WASHINGTON — The Army’s decision to reduce Abrams tank production in fiscal 2023 to fund new technologies was one of its tougher choices, the Army’s acquisition chief said on Capitol Hill this week.

The service would welcome support from Congress to increase the production rate at the Lima, Ohio, plant that builds the Abrams tank, Doug Bush said at a May 17 House Armed Services Tactical Air and Land subcommittee hearing.

The service plans to spend roughly $2 billion less from FY22 through FY25 on Abrams tanks when comparing the FY23 budget justification documents with the same set of documents issued in FY21, the last time the Army issued a five-year spending plan.

The Army plans to produce 22 tanks in FY23, 80 fewer than previously planned; 30 in FY24, 71 fewer than planned, and 53 in FY25, 60 fewer vehicles. This equates to roughly a half a Brigade Combat Team a year.

In FY26, the Army would build 42, followed by 40 in FY27.

On the unfunded priorities list sent to Congress this spring, the Army said it would like to upgrade tanks for another half of a BCT for $524 million to “remain on pace with our modernization strategy for Abrams tanks.”

“That prioritization reflects the Army’s view of how important that is and if we can get help there, the Army would be glad to accept it,” he said of the service putting Abrams tanks high on its unfunded priorities list. “We are ready to execute and to crank that production line up even more than it already is now.”

“It’s great to see the plant at 15 tanks a month,” Bush said, noting he recalls when production dropped as low as one tank per month. “But I know it can do more and I know that workforce can do more. ... Simply put, the more tanks going through there, the healthier the industrial base that feeds it.”

But Rep. Michael Turner, (R-Ohio) said the reduced production pace raises questions about how quickly Abrams tanks could be fielded to Poland.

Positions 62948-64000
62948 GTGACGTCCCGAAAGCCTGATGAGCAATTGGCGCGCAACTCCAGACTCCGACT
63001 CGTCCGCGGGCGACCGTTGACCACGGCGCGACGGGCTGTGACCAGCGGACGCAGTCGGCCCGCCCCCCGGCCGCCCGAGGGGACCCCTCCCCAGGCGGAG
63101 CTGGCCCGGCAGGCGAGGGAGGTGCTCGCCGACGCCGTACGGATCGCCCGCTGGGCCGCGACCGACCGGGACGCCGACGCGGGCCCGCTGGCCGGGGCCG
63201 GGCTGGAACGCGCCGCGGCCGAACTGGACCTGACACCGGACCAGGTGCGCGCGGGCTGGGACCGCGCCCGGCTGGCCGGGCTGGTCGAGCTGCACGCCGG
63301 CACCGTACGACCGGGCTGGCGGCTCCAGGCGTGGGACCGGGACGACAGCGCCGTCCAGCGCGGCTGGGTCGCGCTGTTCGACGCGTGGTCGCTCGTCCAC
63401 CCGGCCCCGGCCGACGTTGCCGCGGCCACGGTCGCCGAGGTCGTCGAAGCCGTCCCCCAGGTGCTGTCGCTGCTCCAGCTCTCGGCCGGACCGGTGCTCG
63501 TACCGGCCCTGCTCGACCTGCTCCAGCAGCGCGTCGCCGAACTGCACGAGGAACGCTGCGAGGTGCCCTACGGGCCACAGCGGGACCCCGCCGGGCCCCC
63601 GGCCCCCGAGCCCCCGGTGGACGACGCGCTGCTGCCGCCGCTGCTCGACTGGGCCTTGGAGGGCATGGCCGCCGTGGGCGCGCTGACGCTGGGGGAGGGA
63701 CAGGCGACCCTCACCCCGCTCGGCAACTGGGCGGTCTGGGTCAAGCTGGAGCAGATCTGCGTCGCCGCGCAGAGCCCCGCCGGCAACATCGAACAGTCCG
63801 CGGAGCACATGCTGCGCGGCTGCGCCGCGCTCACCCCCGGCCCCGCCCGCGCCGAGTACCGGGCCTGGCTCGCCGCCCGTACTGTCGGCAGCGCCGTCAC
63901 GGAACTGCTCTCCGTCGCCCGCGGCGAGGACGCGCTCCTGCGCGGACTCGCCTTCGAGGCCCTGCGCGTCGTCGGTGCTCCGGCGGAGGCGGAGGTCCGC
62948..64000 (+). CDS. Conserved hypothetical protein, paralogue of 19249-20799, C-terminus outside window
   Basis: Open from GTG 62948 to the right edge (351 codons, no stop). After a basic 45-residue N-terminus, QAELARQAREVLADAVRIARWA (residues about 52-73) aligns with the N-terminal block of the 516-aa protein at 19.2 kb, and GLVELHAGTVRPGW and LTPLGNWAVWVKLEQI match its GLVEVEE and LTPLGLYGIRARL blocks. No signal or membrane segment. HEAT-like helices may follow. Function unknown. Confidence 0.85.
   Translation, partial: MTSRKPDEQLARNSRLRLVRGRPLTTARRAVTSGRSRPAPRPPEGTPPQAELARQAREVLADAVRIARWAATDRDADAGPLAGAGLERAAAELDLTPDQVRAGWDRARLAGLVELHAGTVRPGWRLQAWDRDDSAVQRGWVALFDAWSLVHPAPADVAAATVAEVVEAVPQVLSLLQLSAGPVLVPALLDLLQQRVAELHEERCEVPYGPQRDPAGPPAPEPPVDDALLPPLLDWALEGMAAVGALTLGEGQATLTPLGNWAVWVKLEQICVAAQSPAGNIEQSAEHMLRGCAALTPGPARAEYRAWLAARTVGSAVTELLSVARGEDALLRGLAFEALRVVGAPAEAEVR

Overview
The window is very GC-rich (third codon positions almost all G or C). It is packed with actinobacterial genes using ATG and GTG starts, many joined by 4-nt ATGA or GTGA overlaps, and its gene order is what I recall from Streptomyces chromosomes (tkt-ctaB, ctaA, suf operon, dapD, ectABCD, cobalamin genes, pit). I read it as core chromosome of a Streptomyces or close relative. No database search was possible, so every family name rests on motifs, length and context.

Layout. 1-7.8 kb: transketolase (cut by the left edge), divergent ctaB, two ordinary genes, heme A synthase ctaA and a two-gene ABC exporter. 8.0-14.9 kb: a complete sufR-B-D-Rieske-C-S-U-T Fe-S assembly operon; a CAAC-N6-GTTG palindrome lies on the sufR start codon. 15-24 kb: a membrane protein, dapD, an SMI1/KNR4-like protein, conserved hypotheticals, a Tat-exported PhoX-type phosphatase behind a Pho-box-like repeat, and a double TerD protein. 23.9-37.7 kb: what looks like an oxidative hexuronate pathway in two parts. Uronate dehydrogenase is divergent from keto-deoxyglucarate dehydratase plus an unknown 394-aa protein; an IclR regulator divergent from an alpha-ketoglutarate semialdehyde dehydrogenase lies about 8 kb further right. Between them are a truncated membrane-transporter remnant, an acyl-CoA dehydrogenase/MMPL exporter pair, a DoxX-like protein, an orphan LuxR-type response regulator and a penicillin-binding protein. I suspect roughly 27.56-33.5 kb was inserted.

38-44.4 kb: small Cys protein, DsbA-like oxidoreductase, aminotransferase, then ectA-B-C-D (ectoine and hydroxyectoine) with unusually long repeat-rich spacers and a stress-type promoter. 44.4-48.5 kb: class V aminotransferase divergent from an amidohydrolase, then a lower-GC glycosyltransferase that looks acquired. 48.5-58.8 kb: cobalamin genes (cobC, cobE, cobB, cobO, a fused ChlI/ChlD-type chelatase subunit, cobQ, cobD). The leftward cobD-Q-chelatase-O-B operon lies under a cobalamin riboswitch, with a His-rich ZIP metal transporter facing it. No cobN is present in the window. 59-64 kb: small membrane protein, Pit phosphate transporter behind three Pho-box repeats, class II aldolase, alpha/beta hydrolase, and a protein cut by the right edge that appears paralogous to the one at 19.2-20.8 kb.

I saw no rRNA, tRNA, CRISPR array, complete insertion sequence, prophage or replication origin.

While a sale of tanks to Poland was recently cleared, Turner said during the hearing, it appears the country might not receive them until the end of 2024 or early 2025.

“The tank plant is currently producing about 15 tanks a month; it could produce more,” he said. “Considering what’s happening with Ukraine and Russia, obviously, it is much more important that we get those tanks to them.”

Poland has provided some tanks to Ukraine and would need to backfill those with new tanks, Turner added.

In February, just before Russia invaded Ukraine, the U.S. State Department cleared the sale of 250 tanks — worth roughly $6 billion — to Poland.

Bush said ultimately the decision is the Pentagon’s, but there are options to more quickly deliver tanks to Poland, such as prioritizing those deliveries ahead of some tanks for the U.S. Army or other allies.

“Those are dials we can turn,” he said.

The Army is also already working with Poland on initial familiarization with the equipment and the logistics required for operation, Bush said.

“Beyond that, transferring additional equipment to them, we are looking at options including perhaps using the new Lend-Lease Act authority to think creatively about how we could provide them with tanks in the interim,” he said. “Those are very nascent conversations though.”

Jen Judson is an award-winning journalist covering land warfare for Defense News. She has also worked for Politico and Inside Defense. She holds a Master of Science degree in journalism from Boston University and a Bachelor of Arts degree from Kenyon College.

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